"No one likes to give in," left-hander Jeremy Affeldt said. "We have a situation where some people start counting people out. Every time it seems like we get back in it, we fall back away and we get back in it. When you're this close in the pennant race, whichever team gets hot wins it."
The Giants got hot at the plate, amassing 15 hits. Eugenio Velez collected three hits, lacking only a triple for the cycle, drove in a pair of runs and scored twice. Nice production for a guy who was 2-for-26 against the Dodgers in his previous 11 games against them. Pablo Sandoval hit his first home run since Aug. 29, a three-run drive in the third inning that broke a 1-1 tie. Fred Lewis contributed an RBI double in a two-run sixth inning that snapped a 4-4 deadlock and Aaron Rowand homered in the eighth to pad the Giants' lead -- always a good idea when Manny Ramirez, who drove in three runs, is on the other side.
The Giants' hunger for offense tends to grow particularly keen on the road, where they were hitting .247 and averaging 3.6 runs per game entering Friday. By contrast, San Francisco's batting .267 at AT&T Park while scoring nearly 4.5 runs a game.
So, in the opener of a six-game trip that will go a long way toward determining the Giants' postseason fate, they had to be encouraged to receive offense from the likes of Sandoval (.287 road batting average, .357 home), Travis Ishikawa (.156 road, .356 home) and Juan Uribe (.235 road, .352 home). Ishikawa rapped two hits and Uribe stroked two singles, including an eighth-inning hit that drove in San Francisco's final run.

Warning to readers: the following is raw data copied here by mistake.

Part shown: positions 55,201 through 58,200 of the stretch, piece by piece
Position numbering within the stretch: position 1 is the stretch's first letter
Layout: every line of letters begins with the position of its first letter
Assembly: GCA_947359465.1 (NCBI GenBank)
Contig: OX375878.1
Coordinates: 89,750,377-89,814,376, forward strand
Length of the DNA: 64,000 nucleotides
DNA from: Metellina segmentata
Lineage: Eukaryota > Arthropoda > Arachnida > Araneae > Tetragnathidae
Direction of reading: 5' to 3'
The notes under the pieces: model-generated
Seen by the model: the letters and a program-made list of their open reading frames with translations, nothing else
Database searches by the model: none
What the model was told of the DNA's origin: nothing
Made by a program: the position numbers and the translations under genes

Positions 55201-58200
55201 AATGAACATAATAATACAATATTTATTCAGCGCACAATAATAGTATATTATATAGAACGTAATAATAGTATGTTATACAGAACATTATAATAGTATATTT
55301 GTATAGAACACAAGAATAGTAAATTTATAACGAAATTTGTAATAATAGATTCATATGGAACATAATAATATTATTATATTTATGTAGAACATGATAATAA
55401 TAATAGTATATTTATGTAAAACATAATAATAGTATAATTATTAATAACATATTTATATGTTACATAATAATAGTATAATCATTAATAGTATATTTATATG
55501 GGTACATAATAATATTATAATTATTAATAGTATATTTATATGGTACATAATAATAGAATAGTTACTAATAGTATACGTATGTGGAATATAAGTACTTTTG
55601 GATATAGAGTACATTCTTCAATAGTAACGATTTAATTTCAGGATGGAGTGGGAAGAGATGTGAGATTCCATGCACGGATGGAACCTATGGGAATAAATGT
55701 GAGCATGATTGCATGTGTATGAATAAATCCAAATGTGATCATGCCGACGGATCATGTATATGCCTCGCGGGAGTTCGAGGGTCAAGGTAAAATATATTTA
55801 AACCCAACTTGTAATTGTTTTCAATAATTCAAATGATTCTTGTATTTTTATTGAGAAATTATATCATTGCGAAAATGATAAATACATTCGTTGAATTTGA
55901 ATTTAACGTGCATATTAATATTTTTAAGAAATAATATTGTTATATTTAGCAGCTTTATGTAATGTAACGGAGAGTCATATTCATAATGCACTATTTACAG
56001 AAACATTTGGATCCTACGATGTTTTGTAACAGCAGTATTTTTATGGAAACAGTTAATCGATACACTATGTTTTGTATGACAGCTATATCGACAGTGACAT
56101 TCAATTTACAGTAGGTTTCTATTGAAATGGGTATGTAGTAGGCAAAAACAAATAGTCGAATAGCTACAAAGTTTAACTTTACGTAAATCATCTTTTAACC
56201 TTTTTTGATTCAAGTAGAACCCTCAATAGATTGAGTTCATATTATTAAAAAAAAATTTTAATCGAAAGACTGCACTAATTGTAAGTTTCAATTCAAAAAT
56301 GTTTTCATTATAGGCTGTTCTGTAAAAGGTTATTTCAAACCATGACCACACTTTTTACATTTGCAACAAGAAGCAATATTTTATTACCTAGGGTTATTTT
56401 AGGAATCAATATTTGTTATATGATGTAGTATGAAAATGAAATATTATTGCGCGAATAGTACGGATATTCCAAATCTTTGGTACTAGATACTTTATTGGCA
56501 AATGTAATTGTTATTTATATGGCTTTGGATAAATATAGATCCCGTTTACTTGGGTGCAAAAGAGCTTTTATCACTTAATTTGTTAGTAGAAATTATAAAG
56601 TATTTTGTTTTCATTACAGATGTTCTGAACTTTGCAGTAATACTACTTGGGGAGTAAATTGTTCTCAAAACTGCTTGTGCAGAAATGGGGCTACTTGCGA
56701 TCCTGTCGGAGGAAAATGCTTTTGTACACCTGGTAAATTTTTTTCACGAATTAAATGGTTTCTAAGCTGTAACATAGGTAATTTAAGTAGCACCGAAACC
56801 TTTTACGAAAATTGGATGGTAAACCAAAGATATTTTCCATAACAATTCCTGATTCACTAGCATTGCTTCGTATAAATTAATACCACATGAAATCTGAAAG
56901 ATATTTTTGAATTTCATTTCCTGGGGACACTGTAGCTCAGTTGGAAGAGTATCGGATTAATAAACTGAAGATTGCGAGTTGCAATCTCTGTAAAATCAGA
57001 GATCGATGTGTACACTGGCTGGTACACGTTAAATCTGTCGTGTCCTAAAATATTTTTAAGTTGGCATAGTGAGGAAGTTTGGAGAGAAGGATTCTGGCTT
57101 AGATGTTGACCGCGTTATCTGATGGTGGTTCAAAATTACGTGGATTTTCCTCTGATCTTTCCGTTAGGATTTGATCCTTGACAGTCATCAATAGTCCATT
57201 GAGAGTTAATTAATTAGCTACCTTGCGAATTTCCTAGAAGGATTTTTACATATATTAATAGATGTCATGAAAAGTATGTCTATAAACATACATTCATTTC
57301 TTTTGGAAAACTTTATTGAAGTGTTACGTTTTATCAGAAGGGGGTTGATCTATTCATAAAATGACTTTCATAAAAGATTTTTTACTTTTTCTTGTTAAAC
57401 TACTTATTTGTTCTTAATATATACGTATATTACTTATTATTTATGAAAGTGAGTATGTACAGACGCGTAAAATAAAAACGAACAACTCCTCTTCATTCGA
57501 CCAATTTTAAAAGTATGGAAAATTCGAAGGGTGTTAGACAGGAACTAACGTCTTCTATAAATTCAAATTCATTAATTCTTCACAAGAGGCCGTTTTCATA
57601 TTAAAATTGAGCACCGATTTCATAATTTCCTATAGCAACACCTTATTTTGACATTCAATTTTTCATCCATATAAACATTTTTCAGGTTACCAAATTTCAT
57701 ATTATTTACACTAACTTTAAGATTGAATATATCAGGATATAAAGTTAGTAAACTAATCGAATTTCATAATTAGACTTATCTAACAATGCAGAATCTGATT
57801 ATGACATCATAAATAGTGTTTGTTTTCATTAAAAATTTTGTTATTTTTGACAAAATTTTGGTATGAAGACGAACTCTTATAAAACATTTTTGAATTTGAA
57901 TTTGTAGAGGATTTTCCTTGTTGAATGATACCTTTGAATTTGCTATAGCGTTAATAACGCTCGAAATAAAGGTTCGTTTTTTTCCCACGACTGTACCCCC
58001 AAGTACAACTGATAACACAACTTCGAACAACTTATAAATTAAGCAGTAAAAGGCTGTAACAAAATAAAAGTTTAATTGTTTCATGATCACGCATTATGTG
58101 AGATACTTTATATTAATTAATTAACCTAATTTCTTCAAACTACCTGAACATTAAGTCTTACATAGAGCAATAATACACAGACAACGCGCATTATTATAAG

With the exception of Bengie Molina, who needs occasional rest from catching duties, this could be the starting eight the Giants rely on down the stretch. "We'll run with this for a while," Bochy said.
Yet one of the Giants' biggest hits came from the bench. Ishikawa's one-out double off Ramon Troncoso (4-4) enlivened San Francisco's half of the sixth. Rowand struck out before Lewis, batting for Bob Howry, prolonged the inning with his opposite-field drive to left that carried over Ramirez's head. Velez delivered Lewis with another double, rocketing a 1-1 pitch off the left-field wall.
"I thought he had a chance at it," Lewis said of Ramirez. "I have to take him out to dinner, I guess. I'm just thankful he didn't catch it."
That wasn't the Giants' only close call. Unable to sustain his recent success on the road, where he posted a 2-1 record and a 1.16 ERA in his previous five starts, starter Jonathan Sanchez yielded all of Los Angeles' runs in 4 1/3 innings. But six relievers provided ample assistance by blanking the Dodgers on three hits the rest of the way.
Each reliever distinguished himself to some extent.
Howry (2-6) closed out the fifth after Rafael Furcal's homer off Sanchez tied the score. Brandon Medders struck out Ramirez, who had gone 2-for-2, to open the sixth. Rookie left-hander Dan Runzler retired James Loney, the potential tying run, to end the sixth. Sergio Romo struck out three consecutive batters, including Ramirez on three pitches.
Affeldt stranded two inherited runners in the eighth, ending the inning by slipping a 3-2 curveball past Jim Thome for a called third strike. Affeldt described his strategy against Thome, who has 564 career homers and represented the possible tying run, by saying, "Don't hit his barrel." Pitching in a non-save situation, Brian Wilson worked a perfect ninth to seal San Francisco's 80th victory.
The Dodgers constantly were one hit away from re-establishing control. But, as Bochy said, "That's what a bullpen does for you."